There’s a lot to love about the book, The Storied Life of A.J. Fikry by Gabrielle Zevin. It’s one of those books that a friend of mine might read then would send me a note to highly recommend it to me. She/he might say, "I thought of you while reading the book. It’s so you." It’s a book about books—that always gets me lusting over a book. Even better, it’s a book about a bookstore. Heavens! Drool.

The story was nice. Really nice. Super nice. At the end, it was just that. Nice. It makes you say Awww. How sweet. And that bookstore on an island--how quaint. It’s a feel-good kind of book. But when I finished reading the book, there were two words that summarized my experience—Hallmark Channel. It is a Hallmark Channel kind of book. Hallmark Channel shows are not all that bad for me. But they are shows that I can watch while doing something else like sorting my files, repairing jewelry, semi-napping, reading a book like this one.

Look, I’m a reader who lists Robert Fulghum as one of her favorite authors. So I’m not one to automatically deride books with a Chicken Soup for the Soul feel. Not every book has to be edgy. But this book just failed to get under my skin, despite all the good things going for it. All the time while I was reading it, there was a charming classical music soundtrack playing in my head. No, not Puccini or Beethoven, the kind of classical music played fortissimo. But the kind of classical music played while you’re rubbing a dab of butter onto your dinner roll as you giggle politely in a fine dining restaurant. Boring, borderline annoying muzak.

Do I hate the book? Not at all. And therein lies the problem. We don’t always have to love the book. Hate is good too. Hate drives me to insult the author, accuse her/him of sleeping with the publisher, and passionately list down all the vile, idiotic things that make the book suck. Hating a book makes for an interesting discussion. I love it when I hate a book.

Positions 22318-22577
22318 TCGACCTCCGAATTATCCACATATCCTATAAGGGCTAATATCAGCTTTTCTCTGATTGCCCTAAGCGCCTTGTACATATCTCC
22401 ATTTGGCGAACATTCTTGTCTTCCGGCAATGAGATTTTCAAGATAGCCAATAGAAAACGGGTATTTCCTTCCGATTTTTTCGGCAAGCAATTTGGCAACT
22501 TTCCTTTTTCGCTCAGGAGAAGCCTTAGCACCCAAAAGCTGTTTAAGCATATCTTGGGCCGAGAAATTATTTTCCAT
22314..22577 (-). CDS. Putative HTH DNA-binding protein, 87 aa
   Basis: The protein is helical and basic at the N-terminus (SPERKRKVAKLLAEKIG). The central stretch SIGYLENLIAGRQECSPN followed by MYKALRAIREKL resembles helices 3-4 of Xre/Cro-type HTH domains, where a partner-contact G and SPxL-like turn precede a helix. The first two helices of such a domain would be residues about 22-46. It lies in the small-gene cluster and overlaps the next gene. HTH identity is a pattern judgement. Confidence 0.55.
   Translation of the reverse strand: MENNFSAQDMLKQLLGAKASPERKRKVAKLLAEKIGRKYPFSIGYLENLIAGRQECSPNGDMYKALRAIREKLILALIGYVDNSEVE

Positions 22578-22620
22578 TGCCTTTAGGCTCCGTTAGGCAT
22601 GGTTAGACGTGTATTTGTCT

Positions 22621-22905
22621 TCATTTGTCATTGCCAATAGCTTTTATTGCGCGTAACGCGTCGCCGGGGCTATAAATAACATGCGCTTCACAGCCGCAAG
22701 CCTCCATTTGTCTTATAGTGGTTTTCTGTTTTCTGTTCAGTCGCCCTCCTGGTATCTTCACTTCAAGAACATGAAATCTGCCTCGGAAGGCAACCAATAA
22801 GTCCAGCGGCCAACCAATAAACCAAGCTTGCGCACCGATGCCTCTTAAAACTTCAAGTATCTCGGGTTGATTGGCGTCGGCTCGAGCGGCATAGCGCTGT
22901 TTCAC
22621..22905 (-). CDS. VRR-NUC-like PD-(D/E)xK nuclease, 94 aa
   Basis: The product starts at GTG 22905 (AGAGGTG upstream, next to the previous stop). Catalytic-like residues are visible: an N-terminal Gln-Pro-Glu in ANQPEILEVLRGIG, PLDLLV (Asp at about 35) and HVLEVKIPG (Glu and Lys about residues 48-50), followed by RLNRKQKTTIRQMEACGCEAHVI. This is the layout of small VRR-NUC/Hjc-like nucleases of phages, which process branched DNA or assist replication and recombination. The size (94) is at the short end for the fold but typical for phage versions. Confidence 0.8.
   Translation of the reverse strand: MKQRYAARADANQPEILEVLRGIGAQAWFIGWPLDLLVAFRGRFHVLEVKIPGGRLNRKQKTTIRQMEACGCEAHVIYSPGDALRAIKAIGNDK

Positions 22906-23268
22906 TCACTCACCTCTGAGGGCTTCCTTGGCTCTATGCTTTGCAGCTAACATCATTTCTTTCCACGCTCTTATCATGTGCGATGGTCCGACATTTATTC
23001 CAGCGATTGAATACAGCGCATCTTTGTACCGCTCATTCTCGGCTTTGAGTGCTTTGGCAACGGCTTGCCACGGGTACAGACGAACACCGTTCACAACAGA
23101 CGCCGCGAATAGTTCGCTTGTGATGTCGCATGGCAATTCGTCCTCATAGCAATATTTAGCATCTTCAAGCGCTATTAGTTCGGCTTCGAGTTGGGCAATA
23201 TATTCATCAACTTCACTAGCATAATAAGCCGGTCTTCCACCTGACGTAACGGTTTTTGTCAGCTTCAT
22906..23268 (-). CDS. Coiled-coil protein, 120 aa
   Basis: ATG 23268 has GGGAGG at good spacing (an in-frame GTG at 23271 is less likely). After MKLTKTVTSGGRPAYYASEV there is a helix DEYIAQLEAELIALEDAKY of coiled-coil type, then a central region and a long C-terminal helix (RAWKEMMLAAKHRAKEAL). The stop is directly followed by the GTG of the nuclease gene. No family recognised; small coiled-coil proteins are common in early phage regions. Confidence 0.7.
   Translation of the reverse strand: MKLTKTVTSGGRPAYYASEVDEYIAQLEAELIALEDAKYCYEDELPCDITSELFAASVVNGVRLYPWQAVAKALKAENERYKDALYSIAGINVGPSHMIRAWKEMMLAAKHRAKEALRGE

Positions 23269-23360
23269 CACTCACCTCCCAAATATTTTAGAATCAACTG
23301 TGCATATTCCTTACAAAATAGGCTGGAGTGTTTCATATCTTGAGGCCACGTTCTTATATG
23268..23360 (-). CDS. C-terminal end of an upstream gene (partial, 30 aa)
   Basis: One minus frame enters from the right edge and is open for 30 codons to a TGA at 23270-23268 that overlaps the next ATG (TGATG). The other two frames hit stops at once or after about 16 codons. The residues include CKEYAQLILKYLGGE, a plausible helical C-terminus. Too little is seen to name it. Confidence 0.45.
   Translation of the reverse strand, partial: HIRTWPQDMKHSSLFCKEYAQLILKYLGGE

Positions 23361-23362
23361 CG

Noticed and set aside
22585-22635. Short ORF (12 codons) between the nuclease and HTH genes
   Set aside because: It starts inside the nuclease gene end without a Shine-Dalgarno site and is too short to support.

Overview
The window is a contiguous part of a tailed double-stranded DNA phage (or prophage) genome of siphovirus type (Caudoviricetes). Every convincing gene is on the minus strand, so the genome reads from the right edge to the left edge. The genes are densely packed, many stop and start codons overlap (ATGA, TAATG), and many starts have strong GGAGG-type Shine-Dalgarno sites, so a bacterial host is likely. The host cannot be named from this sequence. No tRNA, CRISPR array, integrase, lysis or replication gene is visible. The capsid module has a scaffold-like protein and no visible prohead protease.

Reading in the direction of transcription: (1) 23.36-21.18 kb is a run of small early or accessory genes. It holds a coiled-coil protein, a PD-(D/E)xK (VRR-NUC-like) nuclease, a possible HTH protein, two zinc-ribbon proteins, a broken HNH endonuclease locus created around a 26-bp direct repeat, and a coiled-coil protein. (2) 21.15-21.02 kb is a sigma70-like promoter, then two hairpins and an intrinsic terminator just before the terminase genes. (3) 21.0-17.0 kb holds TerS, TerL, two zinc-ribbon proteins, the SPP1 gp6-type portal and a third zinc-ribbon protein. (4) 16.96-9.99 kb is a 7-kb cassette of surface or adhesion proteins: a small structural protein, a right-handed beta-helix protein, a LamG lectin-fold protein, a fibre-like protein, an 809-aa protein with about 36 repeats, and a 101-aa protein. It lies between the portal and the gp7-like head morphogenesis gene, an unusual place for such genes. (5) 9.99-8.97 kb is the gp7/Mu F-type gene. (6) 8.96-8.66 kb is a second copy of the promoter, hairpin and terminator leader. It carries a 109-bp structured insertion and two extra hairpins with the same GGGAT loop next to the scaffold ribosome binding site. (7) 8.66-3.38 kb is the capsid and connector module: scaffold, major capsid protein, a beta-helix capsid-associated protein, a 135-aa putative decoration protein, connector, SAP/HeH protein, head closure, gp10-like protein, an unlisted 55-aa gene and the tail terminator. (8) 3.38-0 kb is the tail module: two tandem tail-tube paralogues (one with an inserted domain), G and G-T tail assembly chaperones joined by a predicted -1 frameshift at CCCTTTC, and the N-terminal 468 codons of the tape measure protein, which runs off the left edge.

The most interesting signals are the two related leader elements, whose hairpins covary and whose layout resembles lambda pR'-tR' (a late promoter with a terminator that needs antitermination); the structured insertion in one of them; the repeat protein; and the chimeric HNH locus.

But I don’t hate it. Like I said, there’s a lot to love about the book. It cites literary pieces that I also love or would be interested to read. It has some great lines that resonated with me.

There are amusing bits that poke fun at book clubs. It touches on some emotional elements that interest me--death, marriage, adoption. And the love story is really kind of sweet. I don’t hate it. I just mildly dislike it. Or mildly like it. Whatever.

The problem is I feel guilty for disliking it because so many people seem to love it. And it feels sacrilegious for a book club founder to dislike this book that seems to pander to book lovers.  

There is a part in the book that could have saved it for me. One of the characters is stricken with a disease that affects the brain. The character’s mental faculties degenerate slowly. Note that this is a sensitive area for me, having lost a sister to brain cancer. So I braced myself to get emotional. But the narrator ends it abruptly, conveniently kills the character, skipping over the parts that could have gotten under my skin. Maybe she didn’t want to go there. But I felt I had to go there to feel something for this book. Maybe I’m masochistic.

Okay, my book club mates know that I’m easy to please, really. If a book makes me cry, then it redeems itself. It becomes worth it.

Oh—that’s the real issue, I guess. I paid 1,148 friggin pesos for a book that did not hit me in the gut or the heart. It barely skimmed the surface of my ultra-sensitive skin. And it does not even have pretty pictures. So fine. That’s the problem. I felt robbed. And now, I don’t just dislike it anymore. I hate it. Now, I’m ready for the discussion.